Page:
Charles-Marie WIDOR (1844-1937) The Organ Symphonies - Volume 5
Symphonie gothique, Op.70 (1894) [29:23]
Symphonie romane, Op.73 (1899) [32:47]
Joseph Nolan (organ)
rec. 4-8 August 2011, L’église de la Madeleine, Paris and 25-25 May 2014, La Basilique Saint-Sernin, Toulouse (Symphonie romane) SIGNUM CLASSICS SIGCD347 [62:12]
Joseph Nolan’s excellent set of Widor’s organ symphonies (1 & 2 ~ 3 & 4 ~ 5 & 6 ~ 7 & 8) reaches a culmination if not entirely a conclusion with these final two symphonies, the Ninth and Tenth. A further release making this a set of Widor’s complete organ works is already in the can, recorded both at the Toulouse session and St Francois De Sales in Lyon, but this fifth volume completes the symphonies, and will be a mandatory purchase for anyone who has collected the previous releases.
Called respectively the Gothique and Romane symphonies, these two great works make a good pairing, sharing as they do an arguably more introspective character than the more outwardly virtuoso earlier symphonies, though by no means lacking in display when Widor decides literally to pull out all the stops. He also worked with plainchant melodies in both of these works, the Symphonie Gothique using the Christmas Day Introit Puer natus est in the last two of its four movements, while the Symphonie Romane is orientated towards Easter, the Haec dies playing a significant role throughout the entire work. Ates Orga’s booklet notes for this release are harder to read than usual, but we can just about glean that Widor’s intentions were to honour two great churches, each of which had new Cavaillé-Coll organs. These are the Gothic Church of St. Ouen in Rouen and the Romanesque Basilica of St. Sernin in Toulouse, the location for this recording of the Ninth.
Superbly recorded in that now familiar week in August 2011, this performance of the Eighth is very much up to the standard set by the rest. As has been noted before, Joseph Nolan’s tempi tend toward the slower end of expectations, but as before he manages to make this work very well indeed, by no means wallowing indulgently but obtaining maximum expression and giving himself and us that little bit of extra space, which works well in music on such a grand scale. Overall Nolan is about three minutes longer than Marie-Claire Alain in her Erato recording of the Ninth Symphony, but actually turns in a marginally shorter timing with the Tenth when compared to Pierre Pincemaille in his complete set on the Solstice label. This is mostly accounted for by Nolan’s more compact view of the Cantilène third movement.
Mention has been made in previous editions of this set about the recording quality. Complexities in the final movement of the Ninth for instance are not always helped by the balance of atmosphere over clarity, though these are the kinds of issues that differences in the ways one listen also make a difference. When listening over cheaper earphones I wasn’t entirely sure what was going on at times in this movement, so picked a copy of the score from the library. You can trace the lines while reading the parts, but the innocent ear can end up searching for inner voices at times, especially when the outer ones are particularly powerful and reedy. It should be added that in other sections Widor himself does the music few favours by adding in ornaments that threaten rhythmic integrity no matter how good the player is. There’s even a pedal mordent in there somewhere which Nolan gracefully ignores. I hauled out my old box on the Novalis label with Günter Kaunzinger in the Dom at Limburg just for fun, as Kaunzinger is pretty much the opposite to Nolan in coming in faster than most other organists. This recording is pretty good for clarity but sometimes you wish it wasn’t. There are some strange vox humana sounds and, at my age, what sounds like some pretty distressing upper octave sonorities from the Klais organ used. The second movement Andante sostenuto of the Ninth is a big Widor favourite and Joseph Nolan turns in a gorgeously musical performance, timing it just a scrap under six minutes which sounds perfect to me.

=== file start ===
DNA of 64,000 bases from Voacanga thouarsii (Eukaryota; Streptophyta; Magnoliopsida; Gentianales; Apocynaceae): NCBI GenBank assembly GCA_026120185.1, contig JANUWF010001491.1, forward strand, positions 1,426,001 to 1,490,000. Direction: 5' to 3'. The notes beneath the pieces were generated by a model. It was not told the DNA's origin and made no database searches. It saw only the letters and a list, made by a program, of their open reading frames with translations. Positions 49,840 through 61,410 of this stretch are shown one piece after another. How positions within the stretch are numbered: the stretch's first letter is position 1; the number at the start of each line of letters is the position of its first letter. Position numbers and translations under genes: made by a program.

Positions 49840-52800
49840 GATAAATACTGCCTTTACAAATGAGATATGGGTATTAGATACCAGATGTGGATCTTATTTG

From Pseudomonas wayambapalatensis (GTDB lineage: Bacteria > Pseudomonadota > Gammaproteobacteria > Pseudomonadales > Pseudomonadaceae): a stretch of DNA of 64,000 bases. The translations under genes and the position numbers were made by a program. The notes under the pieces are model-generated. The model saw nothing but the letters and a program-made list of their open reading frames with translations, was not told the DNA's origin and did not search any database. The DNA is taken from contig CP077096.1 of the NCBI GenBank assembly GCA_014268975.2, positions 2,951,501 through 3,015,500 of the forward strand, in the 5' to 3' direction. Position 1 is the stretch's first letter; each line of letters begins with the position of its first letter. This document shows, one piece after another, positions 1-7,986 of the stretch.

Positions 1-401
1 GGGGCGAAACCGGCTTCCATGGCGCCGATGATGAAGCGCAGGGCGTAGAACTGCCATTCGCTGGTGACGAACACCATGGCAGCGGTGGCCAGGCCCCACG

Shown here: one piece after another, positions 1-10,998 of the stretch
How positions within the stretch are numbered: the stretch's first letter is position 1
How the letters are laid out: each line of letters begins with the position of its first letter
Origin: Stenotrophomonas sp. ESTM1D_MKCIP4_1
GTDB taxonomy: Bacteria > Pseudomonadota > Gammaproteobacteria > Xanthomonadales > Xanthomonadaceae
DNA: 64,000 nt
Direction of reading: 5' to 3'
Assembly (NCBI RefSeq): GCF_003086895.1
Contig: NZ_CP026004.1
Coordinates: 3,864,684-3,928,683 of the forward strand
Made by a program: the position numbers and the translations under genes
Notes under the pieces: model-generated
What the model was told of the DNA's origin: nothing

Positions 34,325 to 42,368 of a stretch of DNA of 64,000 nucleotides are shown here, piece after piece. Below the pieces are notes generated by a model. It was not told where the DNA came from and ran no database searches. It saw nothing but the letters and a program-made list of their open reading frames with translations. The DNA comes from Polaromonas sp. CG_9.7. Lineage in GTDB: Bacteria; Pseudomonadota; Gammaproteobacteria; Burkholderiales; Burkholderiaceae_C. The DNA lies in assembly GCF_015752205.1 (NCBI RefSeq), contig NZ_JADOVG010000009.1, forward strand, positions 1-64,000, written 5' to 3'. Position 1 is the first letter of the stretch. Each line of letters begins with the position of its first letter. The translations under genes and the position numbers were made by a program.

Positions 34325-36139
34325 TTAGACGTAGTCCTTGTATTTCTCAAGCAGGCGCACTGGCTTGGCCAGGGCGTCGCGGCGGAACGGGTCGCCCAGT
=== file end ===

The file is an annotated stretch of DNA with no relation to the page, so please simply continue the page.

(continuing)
The acoustic in Toulouse is less resonant than la Madeleine in Paris, and the Cavaillé-Coll organ sounds glorious with Mike Hatch’s engineering. Have a listen to the first minute or so of the first movement to the Ninth and you’ll be sold immediately. The balance from top to bottom is rich and involving, and the pervasive presence of the Haec dies Easter Mass theme means this is a work through which one can move as within a labyrinth of variation and thematic transformation. Nolan’s performance is appropriately ruminative though again without any over-indulgent lingering. His touch is poetic, and flows through Widor’s tensions and resolutions with a sense both of logical progression and of fresh discovery. This is a less familiar Widor symphony on recordings but deserves this kind of rewardingly satisfying performance to deliver its full effect.
Back in 2013 I said that “this looks like shaping up to be the Widor Organ Symphonies cycle of the decade,” and I certainly stand by that prediction now.